Hepatitis Australia welcomes the Australian Government’s commitment of short-term (12 months) funding under the National Preventive Health Strategy 2021-2030 to support key organisations to continue existing programs in the national response to hepatitis B, C, HIV and STIs.
“The Government has allocated $8.6 million in 2022-23 allowing key organisations to continue important work towards elimination by 2030,” said Carrie Fowlie, Chief Executive Officer of Hepatitis Australia, the national peak body representing the interests of 350,000 people living with viral hepatitis and the State and Territory Hepatitis Organisations.
It should be noted that the $8.6 million includes a $5 million commitment to implement key activities under the Fifth National Aboriginal and Torres Strait Islander Blood Borne Viruses and Sexually Transmissible Infections Strategy 2018–2022, to improve health outcomes for Aboriginal and Torres Strait Islander people living with, or at risk of blood borne viruses and/or sexually transmissible infections.
“We strongly support this critical one-year investment in Aboriginal and Torres Strait Islander BBV/STI health, as First Nations leadership is critical to achieving elimination”, said Ms Fowlie.
The remaining $3.6 million is to support existing programs under the four other national BBV and STI Strategies including the National Hepatitis B Strategy and the National Hepatitis C Strategy.
However, this short-term funding highlights an ongoing challenge to the national response where funding is often received late and short in duration.
“We support Minister Hunt’s acknowledgement at the Budget Briefing that health needs long-term investment strategies, and we desperately need to change this pattern of short-term funding for hepatitis B and C”, said Carrie Fowlie.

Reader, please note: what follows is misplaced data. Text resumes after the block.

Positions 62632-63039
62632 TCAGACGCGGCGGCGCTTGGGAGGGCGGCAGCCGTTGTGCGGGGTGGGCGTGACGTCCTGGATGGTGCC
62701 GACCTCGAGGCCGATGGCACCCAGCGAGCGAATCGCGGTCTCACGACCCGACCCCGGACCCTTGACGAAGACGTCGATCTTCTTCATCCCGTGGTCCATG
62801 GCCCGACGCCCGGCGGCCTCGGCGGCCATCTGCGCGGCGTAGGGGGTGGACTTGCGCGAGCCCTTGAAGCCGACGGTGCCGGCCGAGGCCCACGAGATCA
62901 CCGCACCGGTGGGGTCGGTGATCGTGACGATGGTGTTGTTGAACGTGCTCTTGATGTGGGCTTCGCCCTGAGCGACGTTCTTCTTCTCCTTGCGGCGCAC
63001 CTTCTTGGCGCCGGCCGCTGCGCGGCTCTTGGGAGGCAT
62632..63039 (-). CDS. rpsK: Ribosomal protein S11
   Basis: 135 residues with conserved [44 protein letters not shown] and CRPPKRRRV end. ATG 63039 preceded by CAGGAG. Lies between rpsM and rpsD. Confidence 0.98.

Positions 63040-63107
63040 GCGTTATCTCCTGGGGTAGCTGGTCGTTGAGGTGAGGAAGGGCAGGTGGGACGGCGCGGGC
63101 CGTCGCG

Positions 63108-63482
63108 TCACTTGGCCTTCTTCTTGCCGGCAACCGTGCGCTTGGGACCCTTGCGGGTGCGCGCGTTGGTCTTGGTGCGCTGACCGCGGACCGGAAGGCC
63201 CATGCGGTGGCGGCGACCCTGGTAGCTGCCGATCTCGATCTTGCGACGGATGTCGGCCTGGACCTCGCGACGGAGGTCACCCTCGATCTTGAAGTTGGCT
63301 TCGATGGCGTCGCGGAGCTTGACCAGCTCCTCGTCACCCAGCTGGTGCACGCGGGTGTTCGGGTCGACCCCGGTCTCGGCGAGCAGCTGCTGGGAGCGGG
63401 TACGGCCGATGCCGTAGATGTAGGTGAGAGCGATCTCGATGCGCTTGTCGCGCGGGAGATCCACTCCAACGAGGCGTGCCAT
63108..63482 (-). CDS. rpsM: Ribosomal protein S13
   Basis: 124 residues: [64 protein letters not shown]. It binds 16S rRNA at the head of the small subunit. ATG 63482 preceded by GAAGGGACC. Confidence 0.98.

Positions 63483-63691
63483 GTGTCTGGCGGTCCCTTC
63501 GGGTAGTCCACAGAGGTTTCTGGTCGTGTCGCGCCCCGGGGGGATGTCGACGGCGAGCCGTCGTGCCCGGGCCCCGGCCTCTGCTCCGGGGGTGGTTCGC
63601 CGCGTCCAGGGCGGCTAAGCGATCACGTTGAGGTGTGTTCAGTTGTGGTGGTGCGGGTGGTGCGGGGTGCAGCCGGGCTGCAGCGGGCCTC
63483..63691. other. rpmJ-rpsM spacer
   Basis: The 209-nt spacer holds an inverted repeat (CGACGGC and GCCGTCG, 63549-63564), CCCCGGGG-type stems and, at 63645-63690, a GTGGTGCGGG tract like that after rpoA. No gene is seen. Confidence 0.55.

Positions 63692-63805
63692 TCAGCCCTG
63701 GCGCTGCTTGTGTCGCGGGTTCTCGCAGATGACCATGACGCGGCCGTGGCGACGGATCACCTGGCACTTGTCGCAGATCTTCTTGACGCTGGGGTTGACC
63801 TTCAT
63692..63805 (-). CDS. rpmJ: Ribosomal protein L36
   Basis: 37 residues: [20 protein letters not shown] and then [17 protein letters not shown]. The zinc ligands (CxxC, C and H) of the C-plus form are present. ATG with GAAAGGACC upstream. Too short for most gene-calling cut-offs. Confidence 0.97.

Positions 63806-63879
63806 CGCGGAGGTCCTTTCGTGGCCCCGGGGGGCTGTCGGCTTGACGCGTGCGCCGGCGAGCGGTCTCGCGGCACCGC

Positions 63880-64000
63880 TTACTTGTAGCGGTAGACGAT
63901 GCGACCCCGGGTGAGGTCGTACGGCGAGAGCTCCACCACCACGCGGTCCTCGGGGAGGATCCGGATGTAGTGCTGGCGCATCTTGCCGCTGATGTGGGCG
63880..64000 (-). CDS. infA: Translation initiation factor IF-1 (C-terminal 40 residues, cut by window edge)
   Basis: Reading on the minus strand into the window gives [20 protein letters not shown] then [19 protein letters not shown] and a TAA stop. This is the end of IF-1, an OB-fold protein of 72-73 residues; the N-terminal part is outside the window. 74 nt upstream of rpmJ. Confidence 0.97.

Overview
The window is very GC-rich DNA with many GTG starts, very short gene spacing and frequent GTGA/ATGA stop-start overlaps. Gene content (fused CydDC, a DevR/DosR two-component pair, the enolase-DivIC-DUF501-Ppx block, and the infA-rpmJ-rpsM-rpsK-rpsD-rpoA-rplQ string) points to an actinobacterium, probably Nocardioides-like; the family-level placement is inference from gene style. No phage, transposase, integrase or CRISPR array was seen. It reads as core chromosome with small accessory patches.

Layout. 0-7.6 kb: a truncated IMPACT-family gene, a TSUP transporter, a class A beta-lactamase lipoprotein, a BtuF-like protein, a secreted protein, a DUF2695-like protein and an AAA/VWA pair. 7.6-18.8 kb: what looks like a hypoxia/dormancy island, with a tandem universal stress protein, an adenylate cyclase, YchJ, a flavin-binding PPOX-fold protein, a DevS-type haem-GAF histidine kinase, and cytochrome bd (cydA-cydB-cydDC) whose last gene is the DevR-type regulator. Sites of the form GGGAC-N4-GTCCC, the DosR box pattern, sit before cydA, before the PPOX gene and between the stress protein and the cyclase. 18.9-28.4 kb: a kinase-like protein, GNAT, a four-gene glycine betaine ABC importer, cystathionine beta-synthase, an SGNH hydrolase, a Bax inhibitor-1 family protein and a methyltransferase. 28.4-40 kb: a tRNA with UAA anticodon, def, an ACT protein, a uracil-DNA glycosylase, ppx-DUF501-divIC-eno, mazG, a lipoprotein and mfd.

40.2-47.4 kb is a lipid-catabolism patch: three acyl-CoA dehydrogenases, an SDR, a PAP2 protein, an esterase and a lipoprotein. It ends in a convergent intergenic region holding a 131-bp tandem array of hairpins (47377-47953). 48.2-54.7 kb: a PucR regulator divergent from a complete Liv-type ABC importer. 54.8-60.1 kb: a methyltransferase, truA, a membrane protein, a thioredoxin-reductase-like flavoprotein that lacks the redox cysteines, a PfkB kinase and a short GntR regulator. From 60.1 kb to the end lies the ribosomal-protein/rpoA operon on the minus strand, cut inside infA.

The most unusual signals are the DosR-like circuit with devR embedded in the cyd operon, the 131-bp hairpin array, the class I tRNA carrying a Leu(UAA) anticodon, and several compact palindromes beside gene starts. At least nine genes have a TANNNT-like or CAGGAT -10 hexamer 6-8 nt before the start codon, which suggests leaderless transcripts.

“Australia has committed to the elimination of hepatitis B and C by 2030, and is currently developing new National Strategies from 2023 to 2030 to get us back on track. This long-term policy commitment needs to be matched by a long-term implementation investment.”
Hepatitis Australia will engage with the government and the new parliament as a matter of priority to address the funding uncertainty for the national response from 1 July 2023.
“Progress towards 2030 elimination targets has stalled in recent years and we simply cannot afford further interruptions in service delivery and access to care for priority populations. We must not surrender the hard-fought gains made by affected communities and the sector more broadly”, said Ms Fowlie.
Original content from Hepatitis Australia. Note: Content has been edited for style and length.
Nina Alvarez is a Content Producer for Healthcare Channel. Her interests include writing, particularly about the healthcare sector and the many ways it can improve to further benefit people from all walks of life.